Weathering and erosion from water created the Grand Canyon. This huge canyon was carved by the flow of the Colorado River over millions of years.
The Earth’s surface gets broken down through weathering.
For as long as the Earth has existed, weathering has helped shape the landscape. Weathering wears away rocks and soil.
Water is often the main cause of weathering, either as rain or ice. Rainwater can easily enter cracks in rocks or sidewalks. If this happens during cold months, the water may freeze and expand in the crack. Working as a wedge, the ice splits the rock. Many times, road crews have to patch up potholes caused by weathering from ice.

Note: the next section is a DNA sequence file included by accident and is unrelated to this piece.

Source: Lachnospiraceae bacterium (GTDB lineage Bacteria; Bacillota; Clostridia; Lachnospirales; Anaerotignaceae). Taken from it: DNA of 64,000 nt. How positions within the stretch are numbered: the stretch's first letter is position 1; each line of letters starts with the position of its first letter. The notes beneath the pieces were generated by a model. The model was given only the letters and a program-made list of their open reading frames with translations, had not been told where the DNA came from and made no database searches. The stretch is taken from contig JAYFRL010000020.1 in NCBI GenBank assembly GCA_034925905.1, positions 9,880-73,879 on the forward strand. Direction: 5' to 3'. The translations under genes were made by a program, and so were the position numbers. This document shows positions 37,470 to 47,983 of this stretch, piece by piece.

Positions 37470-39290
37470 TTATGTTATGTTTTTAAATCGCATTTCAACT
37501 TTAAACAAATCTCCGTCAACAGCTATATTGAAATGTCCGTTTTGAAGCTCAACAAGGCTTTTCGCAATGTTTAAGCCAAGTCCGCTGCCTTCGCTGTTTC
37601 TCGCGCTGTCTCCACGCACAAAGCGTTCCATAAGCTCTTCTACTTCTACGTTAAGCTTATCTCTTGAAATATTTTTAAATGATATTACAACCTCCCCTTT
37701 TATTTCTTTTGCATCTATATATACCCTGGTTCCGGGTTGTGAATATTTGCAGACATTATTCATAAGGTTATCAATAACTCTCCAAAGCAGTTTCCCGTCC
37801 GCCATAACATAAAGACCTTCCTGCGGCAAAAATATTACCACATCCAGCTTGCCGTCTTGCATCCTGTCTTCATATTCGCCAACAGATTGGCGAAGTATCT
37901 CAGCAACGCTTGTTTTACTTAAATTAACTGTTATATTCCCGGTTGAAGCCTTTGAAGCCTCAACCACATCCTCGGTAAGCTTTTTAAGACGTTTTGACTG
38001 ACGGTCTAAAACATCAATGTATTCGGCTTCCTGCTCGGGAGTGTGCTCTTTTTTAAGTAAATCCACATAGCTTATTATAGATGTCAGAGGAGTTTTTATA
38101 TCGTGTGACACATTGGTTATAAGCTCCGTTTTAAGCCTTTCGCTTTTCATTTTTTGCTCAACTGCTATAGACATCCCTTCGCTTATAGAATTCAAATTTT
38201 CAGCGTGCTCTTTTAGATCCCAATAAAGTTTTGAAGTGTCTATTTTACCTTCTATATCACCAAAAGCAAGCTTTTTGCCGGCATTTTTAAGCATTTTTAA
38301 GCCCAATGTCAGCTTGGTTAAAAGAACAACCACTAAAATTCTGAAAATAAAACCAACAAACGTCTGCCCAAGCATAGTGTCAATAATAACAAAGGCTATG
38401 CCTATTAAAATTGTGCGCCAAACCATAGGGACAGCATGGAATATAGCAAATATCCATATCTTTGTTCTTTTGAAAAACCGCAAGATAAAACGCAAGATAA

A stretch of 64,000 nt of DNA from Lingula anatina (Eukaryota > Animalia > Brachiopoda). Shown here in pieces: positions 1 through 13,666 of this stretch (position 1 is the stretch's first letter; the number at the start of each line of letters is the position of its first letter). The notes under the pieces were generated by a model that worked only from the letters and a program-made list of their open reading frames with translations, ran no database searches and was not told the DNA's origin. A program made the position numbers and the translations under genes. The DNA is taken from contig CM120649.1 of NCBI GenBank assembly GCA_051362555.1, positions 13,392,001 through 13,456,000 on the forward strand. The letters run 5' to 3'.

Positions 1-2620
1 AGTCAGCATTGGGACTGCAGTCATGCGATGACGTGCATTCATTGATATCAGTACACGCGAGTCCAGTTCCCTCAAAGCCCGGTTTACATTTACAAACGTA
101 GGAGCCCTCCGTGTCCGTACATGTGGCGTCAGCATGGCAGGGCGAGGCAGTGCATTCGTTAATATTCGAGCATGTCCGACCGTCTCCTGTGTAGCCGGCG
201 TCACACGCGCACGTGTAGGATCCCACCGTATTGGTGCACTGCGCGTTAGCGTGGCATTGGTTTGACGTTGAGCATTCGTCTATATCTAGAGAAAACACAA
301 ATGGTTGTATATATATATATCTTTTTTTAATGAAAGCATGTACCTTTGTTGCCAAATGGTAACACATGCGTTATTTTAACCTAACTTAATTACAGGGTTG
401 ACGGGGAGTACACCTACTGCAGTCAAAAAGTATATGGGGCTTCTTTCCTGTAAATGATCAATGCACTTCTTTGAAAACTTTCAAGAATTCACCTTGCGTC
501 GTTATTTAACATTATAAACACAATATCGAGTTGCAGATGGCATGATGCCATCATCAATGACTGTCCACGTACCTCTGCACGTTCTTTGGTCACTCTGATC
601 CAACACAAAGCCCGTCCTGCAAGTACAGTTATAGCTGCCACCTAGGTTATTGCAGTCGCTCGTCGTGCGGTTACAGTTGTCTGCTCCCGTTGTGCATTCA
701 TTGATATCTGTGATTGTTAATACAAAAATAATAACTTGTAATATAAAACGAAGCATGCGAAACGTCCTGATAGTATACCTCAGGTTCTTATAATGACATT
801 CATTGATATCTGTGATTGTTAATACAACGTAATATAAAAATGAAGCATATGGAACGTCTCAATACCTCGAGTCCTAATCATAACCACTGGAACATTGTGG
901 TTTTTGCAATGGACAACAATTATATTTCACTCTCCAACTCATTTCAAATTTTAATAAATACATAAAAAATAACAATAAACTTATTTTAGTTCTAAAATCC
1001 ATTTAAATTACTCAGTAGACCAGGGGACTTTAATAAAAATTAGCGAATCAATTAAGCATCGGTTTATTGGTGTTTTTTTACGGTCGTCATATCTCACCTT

Wind can also cause weathering. Over long periods of time, wind can wear away rock and carry tiny pieces of the rock to new places. This is can create amazing landscapes, such as rocks that look like mushrooms.
Sometimes living things can cause weathering. Plant roots can wedge their way in between small cracks in rocks. As the plant grows, the roots increase the size of the crack little by little. Eventually, pieces of the rocks break off and get carried away by wind or water.